21. IU79; Nate Sudfeld was recruited by Seth Littrell at Arizona when Littrell was the Offensive Coordinator for Arizona working for Mike Stoops. Sudfeld had committed to AZ before Stoops was fired and AZ hired Rich Rod. Littrell was hired to be IU’s OC and brought Sudfeld with him to Bloomington. Wilson had no idea who Sudfeld was before he hired Littrell, so you can’t claim Wilson recruited Sudfeld. And when Wilson had Sudfeld, Cam Coffman and Tre Roberson (Roberson was recruited by Bill Lynch) on the team, Wilson couldn’t make up his mind who the better quarterback was. Coffman and Roberson both transferred out in 2014 with a year of eligibility remaining, and Sudfeld won the starting job by default. That’s why, when Sudfeld went down with an injury in 2014, we ended up with a freshman linebacker playing quarterback for five games and then a freshman who weighed 160 lbs. soaking wet. The quarterback room during the 2014 season consisted of Sudfeld, Covington, Diamont, Boudreau, Cameron, Mathews, and Bryce Smith. If Wilson had ever been a quarterback guru, he didn’t demonstrate that while at IU.

  22. I am not saying coach Wilson was a quarterback guru (far from it), all I am saying is that doing 4 of the 6 years, Wilson was at Indiana is that he had some fairly good quarterback play….Yes, I know all about Nate Sudfeld recruitment, but basically the same can be said about Mike Penix for Tom Allen and Mike Debord, they got him by default. An at this point no Tom Allen or Mike Debord recruit has completed or attempted a pass at Indiana University in two years, and yet we the fans are trying to says this is the greatest group of quarterback Indiana has ever had as a group. Mike Phenix has a lot of upside based on being a 4* recruit, but we have to see if he develops under Mike Debord. An based on the Tom Allen and Mike Debord offensive of running quarterbacks, may things could happen doing Mike Phenix career. Brandon Dawkins is a great running quarterback and hopefully he can develop enough to complete the 5 to 6 yard passes needed for this offensive to work, because he is the better (superior) and more physical running quarterback.

  23. You make a good point. We’ve yet to see a QB recruited on T.A.’s watch throw a pass in a real college game. But based on the experience two of the three have, and the rating that Penix had coming out of High School, I think it fair to say that these three have as much potential as any three quarterbacks IU has had in decades! But more importantly, all three QBs have the attributes necessary for the offense that T.A. and DeBord want to run. Sudfeld and Roberson were two totally different QBs. Roberson could run but had an average arm. Sudfeld had an great arm but could not run. And last year, it was the same scenario; our two QBs had totally different skill sets.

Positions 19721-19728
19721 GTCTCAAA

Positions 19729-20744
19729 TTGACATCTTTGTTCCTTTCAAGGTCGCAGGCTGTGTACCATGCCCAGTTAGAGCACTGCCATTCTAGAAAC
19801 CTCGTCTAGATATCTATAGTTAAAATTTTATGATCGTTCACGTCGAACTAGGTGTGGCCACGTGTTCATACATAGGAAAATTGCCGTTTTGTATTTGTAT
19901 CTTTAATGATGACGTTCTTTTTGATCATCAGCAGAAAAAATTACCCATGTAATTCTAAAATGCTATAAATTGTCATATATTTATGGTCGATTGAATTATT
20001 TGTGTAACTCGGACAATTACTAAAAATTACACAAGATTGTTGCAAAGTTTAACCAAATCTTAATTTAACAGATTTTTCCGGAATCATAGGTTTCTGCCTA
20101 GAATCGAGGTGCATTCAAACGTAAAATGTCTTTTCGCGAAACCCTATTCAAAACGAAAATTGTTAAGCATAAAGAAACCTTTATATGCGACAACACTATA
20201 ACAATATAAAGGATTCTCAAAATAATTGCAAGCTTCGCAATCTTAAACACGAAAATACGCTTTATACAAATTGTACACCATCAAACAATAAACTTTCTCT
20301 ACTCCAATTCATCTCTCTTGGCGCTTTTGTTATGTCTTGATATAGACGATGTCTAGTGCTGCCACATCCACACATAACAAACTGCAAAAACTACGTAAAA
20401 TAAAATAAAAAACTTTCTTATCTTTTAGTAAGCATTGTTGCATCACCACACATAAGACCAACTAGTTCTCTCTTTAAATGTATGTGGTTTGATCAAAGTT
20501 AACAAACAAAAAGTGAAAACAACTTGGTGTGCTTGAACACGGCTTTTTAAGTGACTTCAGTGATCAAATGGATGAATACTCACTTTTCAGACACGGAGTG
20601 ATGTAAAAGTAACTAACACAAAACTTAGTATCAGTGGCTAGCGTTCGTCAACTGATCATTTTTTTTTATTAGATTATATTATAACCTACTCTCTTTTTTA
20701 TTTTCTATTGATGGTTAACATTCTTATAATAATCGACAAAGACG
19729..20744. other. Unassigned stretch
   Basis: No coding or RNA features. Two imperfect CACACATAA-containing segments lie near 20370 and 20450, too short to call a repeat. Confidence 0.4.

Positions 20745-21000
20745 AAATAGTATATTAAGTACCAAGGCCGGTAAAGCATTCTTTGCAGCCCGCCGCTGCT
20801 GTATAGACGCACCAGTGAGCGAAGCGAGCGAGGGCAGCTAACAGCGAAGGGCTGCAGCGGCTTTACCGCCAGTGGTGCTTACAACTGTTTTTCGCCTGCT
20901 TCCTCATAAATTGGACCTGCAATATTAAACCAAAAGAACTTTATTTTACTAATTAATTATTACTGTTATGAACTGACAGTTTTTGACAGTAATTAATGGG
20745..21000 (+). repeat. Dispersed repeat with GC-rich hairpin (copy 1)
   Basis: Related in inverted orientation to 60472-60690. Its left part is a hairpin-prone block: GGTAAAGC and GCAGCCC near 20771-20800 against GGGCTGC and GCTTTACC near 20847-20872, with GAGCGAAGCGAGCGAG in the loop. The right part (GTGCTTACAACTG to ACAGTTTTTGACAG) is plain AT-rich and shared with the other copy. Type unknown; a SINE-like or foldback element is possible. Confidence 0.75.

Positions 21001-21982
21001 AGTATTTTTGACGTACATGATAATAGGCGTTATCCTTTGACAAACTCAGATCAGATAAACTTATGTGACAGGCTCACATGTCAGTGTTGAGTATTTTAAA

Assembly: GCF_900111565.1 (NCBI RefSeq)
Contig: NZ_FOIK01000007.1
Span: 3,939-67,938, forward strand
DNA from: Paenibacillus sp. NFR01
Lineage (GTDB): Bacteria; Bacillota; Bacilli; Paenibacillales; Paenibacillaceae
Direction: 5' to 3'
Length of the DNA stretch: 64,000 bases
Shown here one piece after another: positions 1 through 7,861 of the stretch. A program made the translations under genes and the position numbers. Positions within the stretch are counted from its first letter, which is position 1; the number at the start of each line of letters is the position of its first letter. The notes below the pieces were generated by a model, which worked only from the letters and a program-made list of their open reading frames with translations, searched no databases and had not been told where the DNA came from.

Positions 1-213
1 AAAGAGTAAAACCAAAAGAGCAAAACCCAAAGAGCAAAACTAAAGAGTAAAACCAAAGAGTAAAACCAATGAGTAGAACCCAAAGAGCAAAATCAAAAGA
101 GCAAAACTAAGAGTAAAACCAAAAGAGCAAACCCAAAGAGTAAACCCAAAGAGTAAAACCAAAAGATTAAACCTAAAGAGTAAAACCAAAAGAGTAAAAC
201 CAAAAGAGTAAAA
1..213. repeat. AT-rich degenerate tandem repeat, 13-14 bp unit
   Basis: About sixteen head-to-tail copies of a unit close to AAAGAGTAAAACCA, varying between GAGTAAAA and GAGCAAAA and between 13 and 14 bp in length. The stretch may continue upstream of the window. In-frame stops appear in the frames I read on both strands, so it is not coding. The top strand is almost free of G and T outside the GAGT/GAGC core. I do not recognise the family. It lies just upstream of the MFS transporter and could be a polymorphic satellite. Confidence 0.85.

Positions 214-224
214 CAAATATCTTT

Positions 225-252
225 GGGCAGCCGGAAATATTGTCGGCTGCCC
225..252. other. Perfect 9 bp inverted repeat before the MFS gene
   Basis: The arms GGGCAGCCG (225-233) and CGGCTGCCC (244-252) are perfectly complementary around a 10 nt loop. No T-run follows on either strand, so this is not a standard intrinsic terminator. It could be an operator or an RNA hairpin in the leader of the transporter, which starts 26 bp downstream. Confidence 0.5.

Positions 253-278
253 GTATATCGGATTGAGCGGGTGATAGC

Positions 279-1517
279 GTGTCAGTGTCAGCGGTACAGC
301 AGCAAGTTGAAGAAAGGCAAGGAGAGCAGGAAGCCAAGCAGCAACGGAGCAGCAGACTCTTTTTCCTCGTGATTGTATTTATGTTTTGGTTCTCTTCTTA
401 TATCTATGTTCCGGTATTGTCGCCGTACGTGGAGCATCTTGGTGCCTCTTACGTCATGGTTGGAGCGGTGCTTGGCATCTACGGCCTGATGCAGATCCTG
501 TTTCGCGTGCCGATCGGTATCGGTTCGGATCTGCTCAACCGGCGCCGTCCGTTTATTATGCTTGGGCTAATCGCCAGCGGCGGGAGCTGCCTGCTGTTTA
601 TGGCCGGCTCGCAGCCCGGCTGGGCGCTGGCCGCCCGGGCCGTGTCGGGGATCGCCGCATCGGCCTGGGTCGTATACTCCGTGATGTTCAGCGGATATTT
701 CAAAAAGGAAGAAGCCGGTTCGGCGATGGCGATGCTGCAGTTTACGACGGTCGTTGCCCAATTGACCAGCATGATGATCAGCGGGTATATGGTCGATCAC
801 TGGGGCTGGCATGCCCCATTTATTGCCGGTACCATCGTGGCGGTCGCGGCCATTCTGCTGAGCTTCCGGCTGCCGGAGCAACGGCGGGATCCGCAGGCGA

I have a theory as to why T.A. has not named the starter. I believe the reason is that Dawkins needs time to catch up and learn the offense. If Dawkins’ skills were not as good as either Penix or Ramsey, T.A. would have named one of those guys the starter by now. But if it’s simply a matter of Dawkins needing more time to learn the offense, you extend the competition to give him the time to catch up. Seems to me that T. A. is bending over backward to give Dawkins the practice time necessary to learn the offense, and that’s why he has not yet identified the starter.

  24. Penix is a 3 star at 78 about the same as RT per espn. I know there is Rivals and others. I use espn to keep consistency in my reference.

  25. Wilson had 2 future NFL running backs(Coleman & Howard) and some very good receivers….Takes a bit of pressure off of needing Bart Starr.

    You still need power running…If you think your dynamic qb can make up for a power/solid running game in the BigTen East, you’ll need more than 3 quarterbacks.

    Maybe Wilson wasn’t a qb guru(although there were some very untimely injuries to Roberson and Sudfeld resulting in very ill-afforded bumps in the BigTen East), but he sure had a couple of wonderful running backs. With healthy quarterbacks for a full season, his offense would have likely been far more dynamic /explosive. He didn’t need Bart Starr. He just needed a little good fortune to complement a running game and his far less risk averse/hurry-up style.
    Personally, I think it was pretty exciting offense….Highly successful NFL running backs from IU? That’s pretty damn good advertising for the program in my book.

    1. You are right about the offenses in 2013, 2014, and 2015 but Wilson was showing the decline in his recruiting in 2016 which wasn’t an offense to the level of the past years. This staff must have an offense that is in line with the 2013 and 2015 years if the program will take a step up. Highly successful NFL RBs are good advertisement for IU.

      1. A one year recruiting decline in a program having decades of comatose seasons? Even top programs have one or two year dips. Wilson injected life into a program that was dead, buried…and with unmarked grave.
        Let’s be a little honest here. How long of a dip in Indiana recruiting was allowed at Assembly Hall before a change was made?
        And building a 80+ roster in a conference division containing OSU, Michigan, MSU, and PSU…(along with local competition in ND, Purdue, Northwestern) is just a bit different than finding one or two standout ballers to carry your team to a Sweet 16. Just sayin’…..

  26. And let’s quit acting like some sort of credit should be given to new assistants bringing some of these quality guys to IU. It’s IU…Our past and our placement in the BigTen doesn’t support any theories beyond divine intervention or cold cash enticing a potential NFL starter to ever play for the worst Division 1 college football program in history.
    Wilson wasn’t selling Jesus….and I don’t think any cash payments were discovered under the rug of his verbally abusive tendencies.
    Thus, the only reason a handful of top performers came to Indiana was due to confidence in offensive output and changing culture of the program.